”(Bernardo, nd). He viewed women as nothing more than objects. Maupassant was “a classicist by his nearly exclusive study of the subject of man, concentrating on the rational man. ” (Moore, 1918). Some of the qualities credited to him are realism and impersonality. “Maupassant is a realist so long as, from the point of view of a detached observer. ” (Moore, 1918). I feel that a womans’ role in the 1890’s affected the way Maupassant wrote this story. The relationship between content, form and style in these two stories are similar in many ways.
Our textbook says: ”Stories also reflect culture. The term culture refers to common characteristics of a group or a region. Culture is never static; it is a changing phenomenon, constantly reconfigured by human behavior, language, laws, events, patterns, products, beliefs, and ideals. To put it simply, culture refers to a way of life, an ethos. Writers often reflect a particular culture through the setting of a story or the spirit of the characters’ lives—providing insight, for example, into Southern culture, post–World War I culture, or global culture.
In this way stories preserve culture: they freeze moments in time and create cultural awareness. ”(Clugston, 2010). I believe both of these stories reflect the culture of the late 1800’s, from very different viewpoints, male and female, but provide a similar morality lesson. Both are short stories and contain a set up, build up and payoff. Short stories have a plot with conflict–driven, tied–together actions and events, a setting, clear time frame, characters, point of view, a theme and features that include tone, irony, and symbolism.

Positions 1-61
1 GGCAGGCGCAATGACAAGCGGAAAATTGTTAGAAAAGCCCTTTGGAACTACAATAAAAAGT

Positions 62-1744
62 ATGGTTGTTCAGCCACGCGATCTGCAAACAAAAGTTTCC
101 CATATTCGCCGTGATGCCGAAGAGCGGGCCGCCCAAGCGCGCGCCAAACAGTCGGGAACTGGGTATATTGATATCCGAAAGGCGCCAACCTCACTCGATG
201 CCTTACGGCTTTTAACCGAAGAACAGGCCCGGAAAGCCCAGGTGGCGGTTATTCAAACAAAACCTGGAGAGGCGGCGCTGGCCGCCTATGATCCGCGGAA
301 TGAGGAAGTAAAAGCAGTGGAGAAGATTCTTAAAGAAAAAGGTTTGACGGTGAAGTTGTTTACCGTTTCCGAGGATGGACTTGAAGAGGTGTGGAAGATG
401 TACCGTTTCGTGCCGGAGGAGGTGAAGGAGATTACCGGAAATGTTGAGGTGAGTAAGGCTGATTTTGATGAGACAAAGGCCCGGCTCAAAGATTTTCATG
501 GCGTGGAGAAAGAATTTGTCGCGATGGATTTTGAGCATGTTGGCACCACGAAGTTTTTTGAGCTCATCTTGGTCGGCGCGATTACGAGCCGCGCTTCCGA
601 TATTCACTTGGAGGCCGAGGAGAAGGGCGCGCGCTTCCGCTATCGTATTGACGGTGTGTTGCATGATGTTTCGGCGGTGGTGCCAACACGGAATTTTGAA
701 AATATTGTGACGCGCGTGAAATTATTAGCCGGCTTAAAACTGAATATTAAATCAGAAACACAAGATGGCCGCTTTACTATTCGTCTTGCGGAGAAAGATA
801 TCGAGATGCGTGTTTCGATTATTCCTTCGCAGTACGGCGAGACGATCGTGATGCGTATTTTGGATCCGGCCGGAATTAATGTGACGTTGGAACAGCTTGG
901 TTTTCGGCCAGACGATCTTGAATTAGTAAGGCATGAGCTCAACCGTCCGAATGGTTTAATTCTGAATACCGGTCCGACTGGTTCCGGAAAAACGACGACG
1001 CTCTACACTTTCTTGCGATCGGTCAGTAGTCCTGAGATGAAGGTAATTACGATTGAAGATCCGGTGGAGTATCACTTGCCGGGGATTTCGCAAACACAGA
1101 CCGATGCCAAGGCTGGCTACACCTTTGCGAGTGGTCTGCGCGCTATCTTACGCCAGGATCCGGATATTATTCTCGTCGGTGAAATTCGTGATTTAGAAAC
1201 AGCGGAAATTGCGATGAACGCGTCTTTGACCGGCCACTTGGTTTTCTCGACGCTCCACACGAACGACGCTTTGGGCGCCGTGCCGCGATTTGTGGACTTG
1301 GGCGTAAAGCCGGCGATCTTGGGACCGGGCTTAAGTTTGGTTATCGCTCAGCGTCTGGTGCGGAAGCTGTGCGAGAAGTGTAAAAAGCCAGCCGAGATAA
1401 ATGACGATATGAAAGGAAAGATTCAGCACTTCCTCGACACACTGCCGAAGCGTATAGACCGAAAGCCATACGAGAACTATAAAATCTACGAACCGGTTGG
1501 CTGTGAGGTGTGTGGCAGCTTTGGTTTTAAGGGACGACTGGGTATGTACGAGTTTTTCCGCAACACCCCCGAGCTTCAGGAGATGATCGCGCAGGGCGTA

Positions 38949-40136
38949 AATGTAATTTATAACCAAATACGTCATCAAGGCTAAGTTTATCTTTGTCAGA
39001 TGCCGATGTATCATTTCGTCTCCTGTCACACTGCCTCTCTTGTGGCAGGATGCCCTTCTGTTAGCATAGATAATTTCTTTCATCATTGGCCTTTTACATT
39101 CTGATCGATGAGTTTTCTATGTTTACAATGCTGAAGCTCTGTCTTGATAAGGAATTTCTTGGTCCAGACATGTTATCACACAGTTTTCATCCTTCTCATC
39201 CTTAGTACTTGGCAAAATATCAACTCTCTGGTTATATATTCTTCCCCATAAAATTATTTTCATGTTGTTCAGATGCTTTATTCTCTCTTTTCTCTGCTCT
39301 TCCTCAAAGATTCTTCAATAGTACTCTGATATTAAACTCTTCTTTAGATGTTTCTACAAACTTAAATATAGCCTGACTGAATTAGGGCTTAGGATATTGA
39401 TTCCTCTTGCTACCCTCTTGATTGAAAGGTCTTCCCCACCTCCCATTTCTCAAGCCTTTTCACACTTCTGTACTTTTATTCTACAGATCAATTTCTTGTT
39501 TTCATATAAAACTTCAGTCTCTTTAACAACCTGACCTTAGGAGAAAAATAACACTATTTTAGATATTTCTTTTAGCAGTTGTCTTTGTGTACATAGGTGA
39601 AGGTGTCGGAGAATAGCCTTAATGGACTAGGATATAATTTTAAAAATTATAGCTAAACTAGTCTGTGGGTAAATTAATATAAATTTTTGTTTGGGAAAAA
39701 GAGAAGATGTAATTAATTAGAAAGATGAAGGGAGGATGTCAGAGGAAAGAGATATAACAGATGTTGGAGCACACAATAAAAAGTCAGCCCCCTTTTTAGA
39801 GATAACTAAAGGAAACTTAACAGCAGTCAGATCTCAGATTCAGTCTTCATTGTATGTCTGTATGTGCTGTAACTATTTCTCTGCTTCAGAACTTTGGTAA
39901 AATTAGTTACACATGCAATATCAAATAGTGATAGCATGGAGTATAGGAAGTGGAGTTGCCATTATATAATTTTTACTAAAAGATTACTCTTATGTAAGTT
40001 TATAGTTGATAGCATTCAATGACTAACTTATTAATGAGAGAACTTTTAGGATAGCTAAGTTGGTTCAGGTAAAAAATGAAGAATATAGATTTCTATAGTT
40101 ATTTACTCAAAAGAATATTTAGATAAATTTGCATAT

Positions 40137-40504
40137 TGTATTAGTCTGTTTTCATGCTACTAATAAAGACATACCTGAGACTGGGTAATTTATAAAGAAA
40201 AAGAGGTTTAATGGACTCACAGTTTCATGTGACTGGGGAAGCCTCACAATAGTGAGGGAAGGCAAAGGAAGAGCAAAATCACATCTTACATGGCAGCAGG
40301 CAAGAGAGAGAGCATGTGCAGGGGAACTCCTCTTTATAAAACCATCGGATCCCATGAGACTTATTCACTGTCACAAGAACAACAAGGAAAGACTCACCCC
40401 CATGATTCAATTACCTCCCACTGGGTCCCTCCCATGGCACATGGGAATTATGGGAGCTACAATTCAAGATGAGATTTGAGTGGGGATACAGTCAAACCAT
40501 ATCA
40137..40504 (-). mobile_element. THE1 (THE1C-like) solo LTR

Knowing or not knowing the terms presented in this paper does not help or hinder a personal connection someone may have with a particular piece. I know for myself, the personal message I received from these stories, was a reflection on my life and personal experiences. I see people ungrateful for what they have daily. I was one of those people once, a long time ago. When we long for things we do not have, it keeps us from seeing and appreciating what we do have. You get caught up in things, and become willing to lie, cheat, steal, to do whatever it takes to get what you want.